Wednesday, November 13, 2013

Europe With Alice

On March 9, 1929 Alice T. Miner and three friends embarked on a journey to Europe. Alice wrote about the trip in a small black leather travel journal given to her as a Valentine's Day gift by Will. In addition, she bought numerous postcards in the places they visited and wrote dates on each one to record when they experienced these cities, sites and landmarks. This post is a continuation of their journey, to read earlier installments you can go to the first article, the second article, or the third article by clicking the words. You can also just scroll down the home page of the blog to get to the earlier installments.

When we left Alice and her friends they had just spent the day with a guide named Mr. Gallo who showed them around Ravello, Amalfi and Sorrento. Alice writes,

"Mar 27th
Got up early. I will never forget our lovely rooms in the Tramontano Hotel We overlooked Bay of Naples & it was lovely. We shopped and bought shawls, inlaid boxes & lace table cloths. Started for Pompeii at 11AM. Had an interesting drive to Pompeii. Had same guide and chauffer. The drive was lovely. Lunched at Grand Hotel where manager recognized me, having spent years in the Waldorf. Spent two hours seeing the excavations. Returned to Hotel Vesuve feeling very tired."

Tramontano Hotel

Pompeii - artists rendition on the top half and photograph of the same spot below - very interesting!

Mar 28th
Naples, Hotel Vesuve
Took motor to National Museum. Had guide for two hours. Saw Pompeiian relics, statuary, jewels, mosaics and spent a short time in the Art Gallery.
Went & had lunch at Belolino. Beautiful view of Naples & the Bay. Delicious food and we all felt like a million dollars. Enjoyed everything. Went to the Am. Ex. & shopped near by. Bought hand colored photos of Naples, Sorrento and Ravello from Bowinkle's Art Store. Also two silhouettes. Bought antique pin, Mother of pearl & small turquoises. Had fun. 

Pompeii Anglo American Hotel - says "Mar 29 lunched..." on back

Mar 29th
Went to Am. Ex. Bought nothing. Walked through principal street. Saw narrow Italian flower market & also regular market street. Had luncheon Via Roma. The food tasted good but restaurant not very inviting. We wished to go to the ladies room, young man took us across the way & down stairs to a barber shop. Paid 4 Lira. Had a good laugh. Walked down Via Roma met man who had been in America. Also another who wished to go. Talked with them. Went to Sapios (?), Mrs. H bought necklace.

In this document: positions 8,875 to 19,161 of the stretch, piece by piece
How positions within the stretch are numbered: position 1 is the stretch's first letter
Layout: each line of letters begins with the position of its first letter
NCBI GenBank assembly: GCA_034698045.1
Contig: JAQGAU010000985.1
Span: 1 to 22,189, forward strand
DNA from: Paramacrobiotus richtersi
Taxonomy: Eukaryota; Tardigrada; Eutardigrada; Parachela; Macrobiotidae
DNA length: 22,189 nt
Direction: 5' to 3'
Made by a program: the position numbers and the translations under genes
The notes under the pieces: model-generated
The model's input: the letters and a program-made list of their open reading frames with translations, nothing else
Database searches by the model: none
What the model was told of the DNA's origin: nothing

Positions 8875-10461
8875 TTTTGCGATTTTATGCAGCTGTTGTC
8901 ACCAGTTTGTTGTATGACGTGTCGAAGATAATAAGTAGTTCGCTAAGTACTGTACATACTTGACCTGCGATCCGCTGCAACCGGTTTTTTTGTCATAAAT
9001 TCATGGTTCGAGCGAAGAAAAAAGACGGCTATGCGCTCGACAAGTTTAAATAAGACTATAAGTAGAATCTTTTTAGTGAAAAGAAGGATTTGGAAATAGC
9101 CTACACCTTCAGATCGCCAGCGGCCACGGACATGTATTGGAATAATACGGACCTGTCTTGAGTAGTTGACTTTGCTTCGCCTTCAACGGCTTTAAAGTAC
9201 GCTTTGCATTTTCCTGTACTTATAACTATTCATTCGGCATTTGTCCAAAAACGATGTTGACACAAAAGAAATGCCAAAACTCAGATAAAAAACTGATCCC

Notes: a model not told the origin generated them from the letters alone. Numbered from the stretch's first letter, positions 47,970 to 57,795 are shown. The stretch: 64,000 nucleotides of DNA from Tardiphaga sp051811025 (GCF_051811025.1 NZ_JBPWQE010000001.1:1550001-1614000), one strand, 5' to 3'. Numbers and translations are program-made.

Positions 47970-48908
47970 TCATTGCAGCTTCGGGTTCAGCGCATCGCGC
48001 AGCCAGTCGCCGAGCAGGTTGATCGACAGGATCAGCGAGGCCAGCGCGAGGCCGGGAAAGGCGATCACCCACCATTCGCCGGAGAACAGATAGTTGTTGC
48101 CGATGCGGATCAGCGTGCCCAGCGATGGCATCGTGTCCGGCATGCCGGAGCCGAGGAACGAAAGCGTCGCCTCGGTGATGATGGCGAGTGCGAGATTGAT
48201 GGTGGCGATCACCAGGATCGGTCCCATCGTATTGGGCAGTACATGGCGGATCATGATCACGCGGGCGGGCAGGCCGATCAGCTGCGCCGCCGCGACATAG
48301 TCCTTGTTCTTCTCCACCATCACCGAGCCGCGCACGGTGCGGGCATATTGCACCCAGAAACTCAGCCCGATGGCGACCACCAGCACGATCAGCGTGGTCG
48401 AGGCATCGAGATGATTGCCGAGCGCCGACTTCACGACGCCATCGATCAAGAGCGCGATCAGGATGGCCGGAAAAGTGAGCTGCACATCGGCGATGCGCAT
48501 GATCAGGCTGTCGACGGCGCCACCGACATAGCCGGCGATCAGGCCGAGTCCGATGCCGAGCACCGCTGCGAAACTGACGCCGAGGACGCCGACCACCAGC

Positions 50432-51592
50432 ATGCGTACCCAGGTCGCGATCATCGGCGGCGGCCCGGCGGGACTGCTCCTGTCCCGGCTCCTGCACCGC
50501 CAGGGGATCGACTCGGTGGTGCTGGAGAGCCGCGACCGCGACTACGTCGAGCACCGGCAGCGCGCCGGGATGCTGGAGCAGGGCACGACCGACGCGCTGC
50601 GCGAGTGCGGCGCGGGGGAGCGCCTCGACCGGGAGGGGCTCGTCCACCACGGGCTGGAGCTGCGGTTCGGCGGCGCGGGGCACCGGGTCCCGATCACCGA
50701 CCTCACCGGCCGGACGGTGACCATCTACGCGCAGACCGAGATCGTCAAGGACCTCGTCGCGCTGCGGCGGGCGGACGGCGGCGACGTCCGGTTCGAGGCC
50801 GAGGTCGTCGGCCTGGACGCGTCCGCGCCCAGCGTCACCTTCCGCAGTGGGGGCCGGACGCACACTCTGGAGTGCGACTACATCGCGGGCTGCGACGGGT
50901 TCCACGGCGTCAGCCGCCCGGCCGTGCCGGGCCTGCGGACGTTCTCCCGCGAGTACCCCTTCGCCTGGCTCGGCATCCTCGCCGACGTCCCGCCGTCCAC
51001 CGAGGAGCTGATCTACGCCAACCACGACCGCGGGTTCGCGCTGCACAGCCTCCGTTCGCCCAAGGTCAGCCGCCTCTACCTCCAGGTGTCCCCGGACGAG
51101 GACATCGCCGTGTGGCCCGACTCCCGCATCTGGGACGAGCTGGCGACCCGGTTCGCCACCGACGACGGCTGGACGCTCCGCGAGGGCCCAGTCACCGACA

Mar 30th
En route from Naples to Rome
Left Naples at 9:10 arrived Rome at 12:15. It was a lovely ride through rich cultivated country. Many sheep & long horned cattle. Mts in distance. Stopped at Hotel de Russi, the best yet. We were treated like Queens. After a delicious luncheon we walked over to Am. Ex. where I got a long letter from Lou (her sister Louisa). Then drove to St. Peters and certainly was awed by the magnificent edifice. Talked with verger who told me, in French, that he would have seats in the chancel for four of us & to be there at 9:30. Had pleasant visit with two Chicago girls. Saw much of interest. Drove back in carriage. 

(At this point there is a gap in post cards so I will borrow from other sources for the purpose of illustration.)

St. Peter's

Mar 31st
Easter Sun. in Rome
Rec'd cable from Will. Arrived at St Peters at 9:30. Vast crowds were gathering. Had no difficulty in finding verger who gave us good seats in front. The pomp & display was wonderful to see. Cardinal Merry de Val celebrated Mass and the music was lovely. It was a beautiful warm day. We had luncheon at Fagians on Piazza Collona. Walked to Scala Spagna & mounted stairs to Pincio gardens where we sat, rested & enjoyed watching the people. In looking over the paraphet from the top of the hillwe found ourselves looking into the garden of our hotel. Birds were singing. Visited Santa Marie del Popolo. 

Santa Maria del Popolo

Apr 1st
Am. Ex. guide met us at 9:30 (Achille Renzi). Fine auto took us to Vatican. Saw the beautiful marble statues, Nero's dining room with marble fountain. Sistine Chapel. Bought 2 pictures. Bought rosary & had it blessed by Pope Pius 11th for Mrs. Jeffery. Returned to hotel for lunch & rested. At 2:30 started with guide visited the coliseum & down the Appian Way to church of Saint Sebastian & Catacombs. Back to hotel & had tea. Wrote letter to Lou. Had fine dinner. All well.

Alice T. Miner. Sylvia Silver, Laura Haynes, Jessica Johnson 
and the guide Achille Renzi in Rome

We will leave Alice and her companions enjoying their stay in Rome. 

Wednesday, October 2, 2013

Touring the Settee

We recently made another trip to Williamstown Art Conservation Center in Williamstown, MA. This time we were picking up the two tables on which we had necessary work done. While there I had a tour of our early 19th century settee - currently in the process of conservation with furniture conservators Hugh Glover and Gretchen Guidess. 

Gretchen and I examine the original fabric and hair stuffing on the arms of the settee